Trap And Pop Rap Vibes Change The Whole Vibe Initially

Only a few songs on the album can compete with the laid back chilled out above track “The Kid Frankie” in my opinion. Rather, the first few songs on O.N.I.F.C. features those monied club Trap beats that were popular during that time, and I suppose the turn off here is Wiz Khalifa’s money-talk is a little trying. Drake, Big Sean, and Wiz all had that aspect of monotone, ultra annunciated, out of the nose delivery during this time period which I guess was popular, but I always felt was boring. It’s a ‘me and my team made it’ cadence – very sports-collegiate-game-time delivery, for lack of another way to describe it, and at the end of the day, it’s just not all that appealing of a flow (when the aforementioned rappers attempt it) and generally doesn’t have much lyrical depth either. Not to mention, sometimes Wiz runs off target with his bars and will close the rhyme somewhere woefully late or anticlimactically. “Paperbond” suffers from a Pop Rap delivery, rather than some really amazing technique that opens the album up. There are moments where he tightens up and impresses, but I get the general vibe that he is committed to not trying too hard, if that makes any sense. But it doesn’t need to be deep either - he probably just wants to rap in a basic way over beats, have fun, have sex with a bunch of women, smoke a bunch of weed, and stack cash – a lot more than trying to be the best rapper in the world. “Bluffin” has a sort of cheap yet sort of dope synth vibe, but again, the rapping is underwhelming, even when he switches cadence tempo. While “Let It Go” has a an overemphasis on bad synth patches and a very Pop epic Akon spin on the track that I simply am unmoved by, do to it’s overall generic sound. Then the album picks up for me, with “The Bluff”, with the woozy smooth beat and more vocal variety from Khalifa’s raps, and the hook is real liquid and seductive, plus its good to hear a little vocal difference from the gruffest Harlem sounds of Cam’ron. Then it’s back to the Pop Rap of synth heavy “Work Hard, Play Hard” which is not only too dated to listen to now, but I didn’t like how self-aggrandized it sounded back then. This is that corporate Fast & Furious style music that I feel contributed to Hip Hop’s creative dark age just as much as the mumble rap movement a couple years later.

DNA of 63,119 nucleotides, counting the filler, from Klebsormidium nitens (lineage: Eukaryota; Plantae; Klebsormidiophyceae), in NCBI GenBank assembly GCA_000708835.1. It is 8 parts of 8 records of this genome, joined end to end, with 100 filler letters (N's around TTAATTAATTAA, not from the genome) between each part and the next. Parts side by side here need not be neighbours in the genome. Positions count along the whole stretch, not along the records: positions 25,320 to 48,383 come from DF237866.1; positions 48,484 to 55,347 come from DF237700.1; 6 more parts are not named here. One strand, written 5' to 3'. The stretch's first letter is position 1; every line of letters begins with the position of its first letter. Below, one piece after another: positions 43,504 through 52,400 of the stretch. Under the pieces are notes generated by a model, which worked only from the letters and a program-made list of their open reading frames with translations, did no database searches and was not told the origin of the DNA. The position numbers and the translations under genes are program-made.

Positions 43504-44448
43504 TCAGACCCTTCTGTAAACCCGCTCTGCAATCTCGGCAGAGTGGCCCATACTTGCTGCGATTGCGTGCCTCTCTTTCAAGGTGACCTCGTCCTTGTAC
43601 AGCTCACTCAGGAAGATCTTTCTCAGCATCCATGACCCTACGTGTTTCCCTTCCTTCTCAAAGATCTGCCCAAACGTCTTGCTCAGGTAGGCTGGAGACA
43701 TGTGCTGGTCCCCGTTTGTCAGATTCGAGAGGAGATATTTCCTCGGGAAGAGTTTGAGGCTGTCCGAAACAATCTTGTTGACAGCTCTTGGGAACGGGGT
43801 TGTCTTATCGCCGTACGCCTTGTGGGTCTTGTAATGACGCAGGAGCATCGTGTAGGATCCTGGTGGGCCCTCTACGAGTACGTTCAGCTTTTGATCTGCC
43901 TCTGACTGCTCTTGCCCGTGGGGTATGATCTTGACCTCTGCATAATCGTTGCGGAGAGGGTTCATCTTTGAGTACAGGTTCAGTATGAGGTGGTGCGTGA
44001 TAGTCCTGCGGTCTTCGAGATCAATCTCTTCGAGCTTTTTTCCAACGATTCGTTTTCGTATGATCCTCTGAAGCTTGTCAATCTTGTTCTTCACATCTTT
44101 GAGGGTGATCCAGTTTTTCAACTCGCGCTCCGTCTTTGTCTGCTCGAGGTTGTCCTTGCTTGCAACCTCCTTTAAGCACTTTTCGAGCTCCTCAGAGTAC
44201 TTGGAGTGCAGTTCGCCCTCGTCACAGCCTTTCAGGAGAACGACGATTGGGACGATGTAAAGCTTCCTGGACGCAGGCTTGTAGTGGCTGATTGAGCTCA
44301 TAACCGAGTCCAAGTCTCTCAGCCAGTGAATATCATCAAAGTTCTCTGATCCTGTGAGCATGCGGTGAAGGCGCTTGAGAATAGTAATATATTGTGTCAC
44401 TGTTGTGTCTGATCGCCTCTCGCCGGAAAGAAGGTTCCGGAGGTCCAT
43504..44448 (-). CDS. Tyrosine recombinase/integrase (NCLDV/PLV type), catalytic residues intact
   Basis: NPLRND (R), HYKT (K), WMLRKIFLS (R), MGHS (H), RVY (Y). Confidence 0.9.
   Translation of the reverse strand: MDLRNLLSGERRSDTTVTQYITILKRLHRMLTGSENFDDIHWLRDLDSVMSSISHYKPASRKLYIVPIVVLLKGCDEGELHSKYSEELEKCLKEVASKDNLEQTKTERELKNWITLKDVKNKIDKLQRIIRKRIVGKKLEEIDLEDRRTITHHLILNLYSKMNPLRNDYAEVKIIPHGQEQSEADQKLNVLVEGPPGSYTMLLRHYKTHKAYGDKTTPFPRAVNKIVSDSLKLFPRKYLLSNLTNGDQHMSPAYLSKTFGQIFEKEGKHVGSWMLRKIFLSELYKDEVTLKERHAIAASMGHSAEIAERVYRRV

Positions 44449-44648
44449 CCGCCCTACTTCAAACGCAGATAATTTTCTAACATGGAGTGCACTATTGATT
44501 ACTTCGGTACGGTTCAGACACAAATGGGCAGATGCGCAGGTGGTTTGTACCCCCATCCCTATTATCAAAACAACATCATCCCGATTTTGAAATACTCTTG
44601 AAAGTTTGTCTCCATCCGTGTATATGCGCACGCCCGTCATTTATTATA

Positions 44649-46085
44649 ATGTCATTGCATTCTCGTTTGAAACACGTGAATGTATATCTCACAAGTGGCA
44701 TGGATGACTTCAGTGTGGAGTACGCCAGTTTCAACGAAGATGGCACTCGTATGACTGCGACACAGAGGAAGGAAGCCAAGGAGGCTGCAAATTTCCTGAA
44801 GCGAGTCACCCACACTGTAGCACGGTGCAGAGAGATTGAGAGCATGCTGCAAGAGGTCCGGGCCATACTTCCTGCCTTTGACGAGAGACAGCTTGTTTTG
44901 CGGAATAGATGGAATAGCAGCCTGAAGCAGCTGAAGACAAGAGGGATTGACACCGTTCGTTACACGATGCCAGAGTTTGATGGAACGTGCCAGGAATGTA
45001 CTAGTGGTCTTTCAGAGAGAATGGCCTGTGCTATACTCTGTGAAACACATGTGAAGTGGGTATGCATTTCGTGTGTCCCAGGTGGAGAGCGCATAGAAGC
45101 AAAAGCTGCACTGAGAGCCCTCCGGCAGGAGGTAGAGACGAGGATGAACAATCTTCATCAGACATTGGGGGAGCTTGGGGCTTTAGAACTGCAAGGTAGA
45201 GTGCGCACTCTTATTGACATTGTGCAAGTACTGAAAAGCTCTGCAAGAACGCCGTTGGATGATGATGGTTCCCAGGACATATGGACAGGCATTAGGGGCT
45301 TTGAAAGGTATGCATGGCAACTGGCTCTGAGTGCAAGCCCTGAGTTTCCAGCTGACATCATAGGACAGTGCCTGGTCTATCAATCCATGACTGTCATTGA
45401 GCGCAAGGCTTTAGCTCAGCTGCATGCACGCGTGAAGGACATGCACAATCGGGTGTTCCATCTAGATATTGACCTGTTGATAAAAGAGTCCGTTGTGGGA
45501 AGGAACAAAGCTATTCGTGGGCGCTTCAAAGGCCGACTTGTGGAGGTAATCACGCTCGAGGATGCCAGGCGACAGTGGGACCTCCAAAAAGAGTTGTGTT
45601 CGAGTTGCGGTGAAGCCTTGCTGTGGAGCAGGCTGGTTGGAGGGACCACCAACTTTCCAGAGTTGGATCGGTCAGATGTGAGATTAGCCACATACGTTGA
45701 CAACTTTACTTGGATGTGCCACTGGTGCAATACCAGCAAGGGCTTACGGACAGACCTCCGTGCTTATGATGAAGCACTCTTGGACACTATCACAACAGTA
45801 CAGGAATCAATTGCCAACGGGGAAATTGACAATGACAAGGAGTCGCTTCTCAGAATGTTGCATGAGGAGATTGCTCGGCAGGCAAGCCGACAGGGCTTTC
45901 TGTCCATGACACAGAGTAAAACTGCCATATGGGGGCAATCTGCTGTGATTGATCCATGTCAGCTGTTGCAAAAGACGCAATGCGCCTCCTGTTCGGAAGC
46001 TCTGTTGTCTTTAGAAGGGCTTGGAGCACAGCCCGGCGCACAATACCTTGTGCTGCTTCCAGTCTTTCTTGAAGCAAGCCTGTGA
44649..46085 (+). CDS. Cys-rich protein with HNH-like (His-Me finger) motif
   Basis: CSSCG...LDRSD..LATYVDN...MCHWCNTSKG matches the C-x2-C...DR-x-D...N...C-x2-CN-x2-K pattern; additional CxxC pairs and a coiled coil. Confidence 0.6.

Wiz Excels When He Exhibits A More Creative Flow Over Beats That Aren’t So Canned

On some Outkast Love Below type stuff, for the first time Wiz Khalifa hits it out of the park with the love song “Got Everything”, as it sounds sincere, has a killer hook, unbelievable wavy chords, a truly complex beat structure, and Khalifa spitting his hottest bars and flow yet in a staccato style; “won't ever leave you, you're the one I need so that's how I'm gonna treat you / take you places where they using different language to greet you.” Here, with the help of seductive vocals from Courtney Noelle, is a great synergy of club ready Pop and classic hip hop delivery – proving that both styles can co exist if the right decisions are made in the studio. Other great decisions follow, such as on songs like the jazzy and challenging Trip Hop of “Fall Asleep”, where Khalifa lets his delivery go real weird, dragging out the vowels on words like ‘swag’ and ‘bag’ just because it sounds compelling, and mentioned the title of the album and generally how dope it feels to be a cat like Wiz flying in first class. The music here is vivid and seductive and it’s allure is undeniable. The strange vibes continue somewhat with 2 Chainz on the Trap song “It’s Nothin”, which is more memorable for it’s hook for me than the sort of canned rhythm. I gotta give it up to 2 Chainz on his lines here; “I like being high because it's a better view /and, I told your ho my chain so cold it's on Theraflu.” Dayum, that’s pretty cold. From The Weeknd to Pharrell Williams, the collabs on this album are all off the hook. One of my other favorite songs is the Pharrell produced “Rise Above”, where, no cap, I actually dug Pharrell’s rap verse just as much, if not more so, then Wiz’s on the same track. Pharrell never ceases to surprise, especially during those occasional moments where he drops the friendly Pop veneer and gets raw lyrically.